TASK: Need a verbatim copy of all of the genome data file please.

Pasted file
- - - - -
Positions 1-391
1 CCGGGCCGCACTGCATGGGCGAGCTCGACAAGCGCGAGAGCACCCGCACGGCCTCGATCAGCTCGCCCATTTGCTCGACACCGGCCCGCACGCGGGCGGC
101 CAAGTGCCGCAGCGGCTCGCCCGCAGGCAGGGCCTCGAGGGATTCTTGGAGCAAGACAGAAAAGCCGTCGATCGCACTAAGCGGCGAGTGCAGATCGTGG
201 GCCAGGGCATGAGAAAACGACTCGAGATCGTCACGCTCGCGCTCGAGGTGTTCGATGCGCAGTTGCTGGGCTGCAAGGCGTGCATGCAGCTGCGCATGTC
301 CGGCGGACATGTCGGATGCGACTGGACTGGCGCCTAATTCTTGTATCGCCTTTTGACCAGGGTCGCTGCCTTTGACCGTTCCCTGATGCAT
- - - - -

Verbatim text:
Positions 1-391
1 CCGGGCCGCACTGCATGGGCGAGCTCGACAAGCGCGAGAGCACCCGCACGGCCTCGATCAGCTCGCCCATTTGCTCGACACCGGCCCGCACGCGGGCGGC
101 CAAGTGCCGCAGCGGCTCGCCCGCAGGCAGGGCCTCGAGGGATTCTTGGAGCAAGACAGAAAAGCCGTCGATCGCACTAAGCGGCGAGTGCAGATCGTGG
201 GCCAGGGCATGAGAAAACGACTCGAGATCGTCACGCTCGCGCTCGAGGTGTTCGATGCGCAGTTGCTGGGCTGCAAGGCGTGCATGCAGCTGCGCATGTC
301 CGGCGGACATGTCGGATGCGACTGGACTGGCGCCTAATTCTTGTATCGCCTTTTGACCAGGGTCGCTGCCTTTGACCGTTCCCTGATGCAT